Minnesota prison put on lockdown after about 100 inmates refuse to return to their cells

Minnesota prison put on lockdown after about 100 inmates refuse to return to their cells


Stillwater Prison still on lockdown, but crisis resolved after 100-plus inmates refused to go back t

Stillwater Prison still on lockdown, but crisis resolved after inmates refused to go back to cells


The Minnesota Department of Corrections says an emergency situation at a state prison has been resolved after roughly 100 inmates in one living unit refused to return to their cells Sunday morning. Inmates, however, could remain on lockdown through Tuesday.

Police, firefighters and other emergency teams rushed to the Stillwater prison after it was placed on emergency lockdown at about 8 a.m. local time, the department said. 

The prison is located in the city of Bayport, about 25 miles east of Minneapolis. 

All staff were removed from the common areas of the unit that was taken over, and two correctional officers remained in the unit’s secure control area, staying “in constant communication with facility command personnel during the incident.” 

Department spokesperson Andy Skoogman said no one was hurt, and “the situation was calm, peaceful and stable throughout the day.”

“The majority of the time the incarcerated men who did not return to their cells were at tables that are in the commons area playing cards, talking with one another. There was never any type of violence throughout the incident at all,” Paul Schnell, Department of Corrections commissioner, said in a Sunday afternoon news conference.  

The majority of inmates in the unit, which is between 220 and 250 men, had returned to their cells when originally ordered, Schnell alleged.

He said the situation ended at about 3 p.m., when only two inmates were left refusing to go back to their cells. The two were brought to a segregated unit, and will go through a disciplinary process.



Skoogman blamed the unrest, in part, on inmates’ frustration with a decision to change cell release schedules during Labor Day weekend, which limited the inmates’ access to phones, recreation and showers. Skoogman said that change was due to “staffing challenges.” He also refuted a claim that inmates lacked access to clean water.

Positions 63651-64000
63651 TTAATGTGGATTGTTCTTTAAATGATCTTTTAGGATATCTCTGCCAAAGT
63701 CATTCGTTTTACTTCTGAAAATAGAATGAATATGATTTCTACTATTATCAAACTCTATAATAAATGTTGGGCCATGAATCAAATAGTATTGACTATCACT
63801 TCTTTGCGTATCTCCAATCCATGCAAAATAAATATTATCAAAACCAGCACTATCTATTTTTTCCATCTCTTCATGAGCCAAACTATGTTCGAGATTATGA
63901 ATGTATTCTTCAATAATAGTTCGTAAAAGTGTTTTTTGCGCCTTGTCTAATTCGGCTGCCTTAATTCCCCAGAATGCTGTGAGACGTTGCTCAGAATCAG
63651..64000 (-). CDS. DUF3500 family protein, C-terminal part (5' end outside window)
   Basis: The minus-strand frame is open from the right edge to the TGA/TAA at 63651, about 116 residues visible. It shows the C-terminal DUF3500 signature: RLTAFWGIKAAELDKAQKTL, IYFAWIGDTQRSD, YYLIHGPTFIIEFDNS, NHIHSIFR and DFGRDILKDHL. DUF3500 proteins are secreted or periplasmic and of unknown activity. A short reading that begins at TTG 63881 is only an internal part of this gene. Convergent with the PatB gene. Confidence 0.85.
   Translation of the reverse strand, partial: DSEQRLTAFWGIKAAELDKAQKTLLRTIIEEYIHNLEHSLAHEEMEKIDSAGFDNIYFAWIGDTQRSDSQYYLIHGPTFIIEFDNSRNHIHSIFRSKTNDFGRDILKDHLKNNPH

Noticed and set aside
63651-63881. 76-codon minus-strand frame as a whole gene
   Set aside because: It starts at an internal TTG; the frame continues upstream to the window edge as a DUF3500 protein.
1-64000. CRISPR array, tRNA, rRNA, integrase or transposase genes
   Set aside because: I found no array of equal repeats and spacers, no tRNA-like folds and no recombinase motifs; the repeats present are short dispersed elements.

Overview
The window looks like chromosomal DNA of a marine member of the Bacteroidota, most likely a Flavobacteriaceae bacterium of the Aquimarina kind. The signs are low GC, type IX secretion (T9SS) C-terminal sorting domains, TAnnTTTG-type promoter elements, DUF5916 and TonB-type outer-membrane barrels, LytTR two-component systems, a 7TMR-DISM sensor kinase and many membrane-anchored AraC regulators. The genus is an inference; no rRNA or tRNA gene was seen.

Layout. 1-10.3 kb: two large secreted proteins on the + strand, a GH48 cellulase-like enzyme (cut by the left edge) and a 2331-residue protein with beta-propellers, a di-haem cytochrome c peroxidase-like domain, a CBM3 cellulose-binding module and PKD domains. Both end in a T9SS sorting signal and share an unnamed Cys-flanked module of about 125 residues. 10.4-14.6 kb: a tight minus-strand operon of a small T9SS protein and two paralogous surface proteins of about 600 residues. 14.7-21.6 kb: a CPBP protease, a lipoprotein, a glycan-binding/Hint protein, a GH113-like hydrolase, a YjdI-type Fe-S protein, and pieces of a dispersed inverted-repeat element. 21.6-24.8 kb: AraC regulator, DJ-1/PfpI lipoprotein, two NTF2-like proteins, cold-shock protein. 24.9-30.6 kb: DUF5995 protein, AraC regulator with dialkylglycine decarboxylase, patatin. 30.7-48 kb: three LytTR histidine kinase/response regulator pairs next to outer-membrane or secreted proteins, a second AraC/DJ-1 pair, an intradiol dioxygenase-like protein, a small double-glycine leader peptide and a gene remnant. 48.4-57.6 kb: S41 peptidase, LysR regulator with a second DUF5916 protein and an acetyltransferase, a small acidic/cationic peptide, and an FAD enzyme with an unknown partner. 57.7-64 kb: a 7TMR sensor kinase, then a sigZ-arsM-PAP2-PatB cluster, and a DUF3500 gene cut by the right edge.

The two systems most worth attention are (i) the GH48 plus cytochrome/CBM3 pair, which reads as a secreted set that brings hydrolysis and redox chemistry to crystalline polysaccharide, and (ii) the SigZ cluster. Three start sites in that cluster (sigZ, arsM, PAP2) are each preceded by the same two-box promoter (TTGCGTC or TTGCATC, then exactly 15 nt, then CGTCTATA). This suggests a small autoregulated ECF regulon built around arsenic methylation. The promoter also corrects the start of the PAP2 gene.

Inmates are usually given several hours a day during the weekend for recreation, Schnell said, but the holiday-related staff shortage dropped that amount of time to just a single hour. Overall, free time has been cut down by more than half for inmates amid the current staffing issues, he added, disclosing that the prison is short about 50 officers.   

“The more staff we have, the more we can open up programming, which is exactly what the concerns of incarcerated people are,” Schnell said.  

In a statement Sunday afternoon, AFSCME Council 5, which represents Minnesota correctional officers, said that understaffing was to blame for the incident.  

Schnell said the 120-year-old facility is not climate controlled and its windows “have many challenges.” He added that the department is doing studies to determine how to update the facility, and he expects that a bonding request will eventually be submitted to the Minnesota Legislature.

In total, about 1,200 inmates are at the facility just southeast of Stillwater, according to department records.  

“Grateful the incident at Stillwater Prison has been resolved and no one was injured,” Minnesota Gov. Tim Walz posted on social media. 

It was a day of uncertainty for Marvina Haynes, who was unable to communicate with her brother, Marvin.

“It’s been very emotional, very terrifying,” Haynes said.

She alleged the men were protesting their movement being restricted. She also said their access to clean drinking water in the hot prison has been limited.

“The jail told us that everything ended peacefully, but we’re not sure of that because we still haven’t had the opportunity to speak with anyone from the prison,” she said.

In 2018, the facility was the site of an officer’s murder. Officer Joseph Gomm was beaten to death with a hammer by inmate Edward Johnson.



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